Food Production and Greenhouse Gas Emissions
Indeed, energy, whether in the form of electricity, heat, transport or industrial processes, account for the majority – 76% – of greenhouse gas (GHG) emissions.
Almost two-thirds of this (15% of food emissions) comes from losses in the supply chain which result from poor storage and handling techniques; lack of refrigeration; and spoilage in transport and processing. The other 9% comes from food thrown away by retailers and consumers. This means that food wastage is responsible for around 6% of total global greenhouse gas emissions. In fact, it’s likely to be slightly higher since the analysis from Poore and Nemecek (2018) does not include food losses on the farm during production and harvesting. To put this in context: it’s around three times the global emissions from aviation. Or, if we were to put it in the context of national emissions, it would be the world’s third largest emitter.46 Only China (21%) and the United States (13%) emitted more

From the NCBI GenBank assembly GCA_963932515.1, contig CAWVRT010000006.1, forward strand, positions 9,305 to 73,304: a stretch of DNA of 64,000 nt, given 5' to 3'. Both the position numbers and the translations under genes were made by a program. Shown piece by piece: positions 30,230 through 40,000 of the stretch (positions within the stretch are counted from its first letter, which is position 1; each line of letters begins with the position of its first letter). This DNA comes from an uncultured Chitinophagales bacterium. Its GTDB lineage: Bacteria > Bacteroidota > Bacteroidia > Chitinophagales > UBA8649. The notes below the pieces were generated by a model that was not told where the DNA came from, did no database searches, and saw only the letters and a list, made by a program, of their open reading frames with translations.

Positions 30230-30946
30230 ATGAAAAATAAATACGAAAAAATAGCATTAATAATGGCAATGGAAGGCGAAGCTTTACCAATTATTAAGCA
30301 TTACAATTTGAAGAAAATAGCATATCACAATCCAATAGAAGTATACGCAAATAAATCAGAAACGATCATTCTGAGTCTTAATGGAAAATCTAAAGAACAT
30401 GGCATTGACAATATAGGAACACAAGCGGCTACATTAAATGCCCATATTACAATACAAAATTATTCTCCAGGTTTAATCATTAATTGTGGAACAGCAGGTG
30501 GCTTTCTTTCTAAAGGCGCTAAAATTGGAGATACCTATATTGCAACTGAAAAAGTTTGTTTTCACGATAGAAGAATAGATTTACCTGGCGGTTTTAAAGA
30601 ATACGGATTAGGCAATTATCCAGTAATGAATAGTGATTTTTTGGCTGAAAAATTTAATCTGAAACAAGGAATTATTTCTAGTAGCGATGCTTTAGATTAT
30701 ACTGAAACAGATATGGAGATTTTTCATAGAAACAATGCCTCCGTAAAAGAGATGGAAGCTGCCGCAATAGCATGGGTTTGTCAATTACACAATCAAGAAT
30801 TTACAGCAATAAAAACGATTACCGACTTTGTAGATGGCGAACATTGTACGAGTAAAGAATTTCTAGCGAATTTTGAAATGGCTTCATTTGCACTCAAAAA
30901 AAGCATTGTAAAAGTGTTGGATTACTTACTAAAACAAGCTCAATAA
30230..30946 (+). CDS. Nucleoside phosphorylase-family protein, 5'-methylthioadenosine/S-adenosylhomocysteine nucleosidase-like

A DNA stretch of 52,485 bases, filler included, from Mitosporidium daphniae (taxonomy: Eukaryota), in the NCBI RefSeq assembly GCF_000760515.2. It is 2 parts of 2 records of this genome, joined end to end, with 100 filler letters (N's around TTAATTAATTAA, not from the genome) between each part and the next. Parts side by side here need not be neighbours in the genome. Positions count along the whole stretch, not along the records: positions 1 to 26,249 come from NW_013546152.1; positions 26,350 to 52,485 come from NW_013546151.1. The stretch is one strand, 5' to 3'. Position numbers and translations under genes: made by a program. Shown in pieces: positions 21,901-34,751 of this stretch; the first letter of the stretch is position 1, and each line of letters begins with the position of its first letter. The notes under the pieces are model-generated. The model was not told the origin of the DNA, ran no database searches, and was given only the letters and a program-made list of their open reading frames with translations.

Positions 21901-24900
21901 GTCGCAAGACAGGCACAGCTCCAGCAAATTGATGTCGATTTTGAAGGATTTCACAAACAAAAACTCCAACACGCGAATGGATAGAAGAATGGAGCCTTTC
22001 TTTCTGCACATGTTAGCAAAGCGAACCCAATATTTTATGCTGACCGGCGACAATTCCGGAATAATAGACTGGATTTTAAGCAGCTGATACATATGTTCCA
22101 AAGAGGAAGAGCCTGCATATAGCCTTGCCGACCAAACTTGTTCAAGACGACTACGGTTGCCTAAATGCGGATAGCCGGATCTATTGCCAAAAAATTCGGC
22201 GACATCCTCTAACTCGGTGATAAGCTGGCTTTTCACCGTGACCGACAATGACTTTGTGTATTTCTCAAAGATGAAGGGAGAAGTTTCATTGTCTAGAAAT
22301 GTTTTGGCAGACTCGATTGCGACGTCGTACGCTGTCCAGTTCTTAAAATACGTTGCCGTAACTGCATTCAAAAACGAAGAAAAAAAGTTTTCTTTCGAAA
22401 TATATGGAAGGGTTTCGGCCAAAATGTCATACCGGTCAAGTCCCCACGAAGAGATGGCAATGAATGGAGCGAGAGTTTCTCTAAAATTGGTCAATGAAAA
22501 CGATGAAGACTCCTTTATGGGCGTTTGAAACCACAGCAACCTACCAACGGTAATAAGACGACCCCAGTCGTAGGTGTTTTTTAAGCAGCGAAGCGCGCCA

Air travel is used only as a last resort. In what is otherwise a best-case scenario, if global trends in meat and dairy intake continue, our chances of staying below the 2° Celsius threshold will still be extremely slim (Weber CL, 2008).
Governments and countries thus need to use less of fossil fuels and invest more in renewable energy technology options. These include hydropower, geothermal, wind energy and other reliable sources of environmentally friendly renewable energy sources.
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